contested. In New Y'ork and Philadelphia, the high school teams 
were undoubtedly stronger. Up-state, in Pennsylvania, such schools 
as Y'ork. Steelton and Harrisburg Central defeated practically all the 
preparatory school teams they met. Such facts and others of like kind 
lead one to the conclusion that, in general, the standard of ball 
played in the high schools was at least equal if not superior to that 
shown by the preparatory school teams. This is merely in line with 
the. advancement of the high schools in all branches of athletics, due 
to the greater attention that is being paid more and more to physical 
education as an integral part of the public or high school system. 




WILLIAM J. LEE, 

Sui>eivi>oi- of ra'oioation Onters, Now York City; Secretary-Treasurer 
Inter-park I'laygrouud Athletic Association. 



SPALDING'C OFFICIAL BASKET BALL GUIDE. 27 



Basket Ball in New York City's Park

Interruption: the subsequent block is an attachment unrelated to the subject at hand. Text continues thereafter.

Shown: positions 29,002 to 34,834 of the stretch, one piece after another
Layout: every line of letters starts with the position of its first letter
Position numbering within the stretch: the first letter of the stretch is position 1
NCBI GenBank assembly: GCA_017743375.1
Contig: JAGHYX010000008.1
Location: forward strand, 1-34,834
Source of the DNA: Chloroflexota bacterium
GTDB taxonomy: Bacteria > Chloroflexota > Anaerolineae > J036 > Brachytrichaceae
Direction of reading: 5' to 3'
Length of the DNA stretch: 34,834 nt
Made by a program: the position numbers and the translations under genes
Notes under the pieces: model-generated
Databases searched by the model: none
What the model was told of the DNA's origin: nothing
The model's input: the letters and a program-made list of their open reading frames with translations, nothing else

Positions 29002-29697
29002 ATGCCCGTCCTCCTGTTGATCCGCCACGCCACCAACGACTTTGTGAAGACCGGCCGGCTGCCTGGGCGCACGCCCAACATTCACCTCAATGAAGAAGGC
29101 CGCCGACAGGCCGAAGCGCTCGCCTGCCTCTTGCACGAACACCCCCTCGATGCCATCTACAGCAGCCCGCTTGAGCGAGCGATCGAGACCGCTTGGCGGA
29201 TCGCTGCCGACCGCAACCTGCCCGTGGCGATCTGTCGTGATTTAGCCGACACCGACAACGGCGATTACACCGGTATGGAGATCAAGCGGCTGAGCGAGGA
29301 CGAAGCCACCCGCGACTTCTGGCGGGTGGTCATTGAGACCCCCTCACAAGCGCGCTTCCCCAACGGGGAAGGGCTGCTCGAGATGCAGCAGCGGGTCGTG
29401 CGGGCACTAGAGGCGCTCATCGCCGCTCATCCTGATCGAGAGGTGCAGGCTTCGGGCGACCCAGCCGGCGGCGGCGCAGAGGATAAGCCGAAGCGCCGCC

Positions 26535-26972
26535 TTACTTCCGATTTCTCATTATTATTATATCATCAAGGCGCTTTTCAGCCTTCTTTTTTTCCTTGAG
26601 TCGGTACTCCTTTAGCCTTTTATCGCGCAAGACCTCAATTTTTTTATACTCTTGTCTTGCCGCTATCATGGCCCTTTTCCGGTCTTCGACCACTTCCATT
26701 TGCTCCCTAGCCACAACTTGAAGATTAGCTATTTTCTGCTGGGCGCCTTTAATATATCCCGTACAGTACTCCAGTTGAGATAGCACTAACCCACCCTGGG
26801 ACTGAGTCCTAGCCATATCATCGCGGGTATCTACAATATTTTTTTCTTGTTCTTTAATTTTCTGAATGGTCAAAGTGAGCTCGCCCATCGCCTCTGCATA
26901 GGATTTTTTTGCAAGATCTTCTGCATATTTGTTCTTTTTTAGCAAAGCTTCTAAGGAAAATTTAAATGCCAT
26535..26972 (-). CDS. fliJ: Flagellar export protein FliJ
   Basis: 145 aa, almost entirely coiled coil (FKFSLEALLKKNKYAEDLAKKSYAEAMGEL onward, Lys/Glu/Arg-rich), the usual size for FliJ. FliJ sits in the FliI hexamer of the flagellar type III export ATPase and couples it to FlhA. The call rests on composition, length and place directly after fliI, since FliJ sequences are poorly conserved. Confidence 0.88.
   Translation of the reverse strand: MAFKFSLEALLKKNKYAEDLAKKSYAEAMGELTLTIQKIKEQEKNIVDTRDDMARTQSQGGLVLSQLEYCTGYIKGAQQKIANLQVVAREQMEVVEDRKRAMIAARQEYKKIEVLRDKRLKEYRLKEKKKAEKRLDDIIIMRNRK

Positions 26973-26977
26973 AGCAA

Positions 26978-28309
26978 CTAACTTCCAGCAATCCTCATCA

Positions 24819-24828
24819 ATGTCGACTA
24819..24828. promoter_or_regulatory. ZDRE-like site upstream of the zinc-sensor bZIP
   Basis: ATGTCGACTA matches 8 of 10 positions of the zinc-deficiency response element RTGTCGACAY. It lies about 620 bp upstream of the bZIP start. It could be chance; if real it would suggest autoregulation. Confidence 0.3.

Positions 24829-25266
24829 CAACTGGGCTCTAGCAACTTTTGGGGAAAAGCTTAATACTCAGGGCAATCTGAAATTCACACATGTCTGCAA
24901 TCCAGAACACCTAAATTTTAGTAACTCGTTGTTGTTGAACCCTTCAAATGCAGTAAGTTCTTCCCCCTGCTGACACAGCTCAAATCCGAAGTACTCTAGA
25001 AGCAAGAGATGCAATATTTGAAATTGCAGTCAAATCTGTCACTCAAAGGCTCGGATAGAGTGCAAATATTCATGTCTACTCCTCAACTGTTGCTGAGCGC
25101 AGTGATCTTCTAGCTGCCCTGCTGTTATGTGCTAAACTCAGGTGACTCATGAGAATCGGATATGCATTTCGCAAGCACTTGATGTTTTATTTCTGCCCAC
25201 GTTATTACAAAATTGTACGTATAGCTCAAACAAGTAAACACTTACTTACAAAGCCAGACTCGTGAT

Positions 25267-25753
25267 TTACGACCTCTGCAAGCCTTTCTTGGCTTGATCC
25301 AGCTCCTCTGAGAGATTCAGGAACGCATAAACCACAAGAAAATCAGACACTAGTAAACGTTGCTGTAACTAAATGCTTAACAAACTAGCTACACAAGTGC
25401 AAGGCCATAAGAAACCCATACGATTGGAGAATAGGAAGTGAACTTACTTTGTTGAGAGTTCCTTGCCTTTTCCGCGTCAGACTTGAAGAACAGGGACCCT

Playgrounds and Recreation Centers 

Bi- William J. Lee, 

Supervisor of Recreation, Department of Parlis, Boroughs of IVSanhattan 

and Richmond ; Secretary-Treasurer, Interparli-Playground 

Athletic Association. 

The interpark-playground basket ball tournament in the Park Play- 
grounds and indoor gymnasiums connected with the park system of 
Manhattan during the year 1912-13 met with unprecedented success, it 
being the second tournament conducted under the auspices of the 
league. 

The Bureau of Recreation owes Its increase in attendance, to a 
marked degree, during the Fall, Winter and Spring mainly to the 
increasing popularity of basket ball, as it stands next to the National 
Game of base ball among the boys and young men. 

Park Commissioner Stover, the officials of this Bureau and the boys 
are indebted to the famous Ingersoll Watch Company for the presen- 
tation of prizes to the winners in each grade. Most of the official 
refereeing was done by John J. Downing, James Cinnerty and Samuel 
Liebgold, who are members of the field staff of this Bureau. 

Three hundred teams competed in the elimination outdoor games 
from October, 1912, to February, 1913. The interpark-playground 
games were conducted during February, March and April. The final 
game was held at Queensboro I'ark Athletic Stadium, foot of East 
Fifty-ninth Street on April 19, 1913. The winners of the interpark- 
playground championships were the boys of Seward Park Playground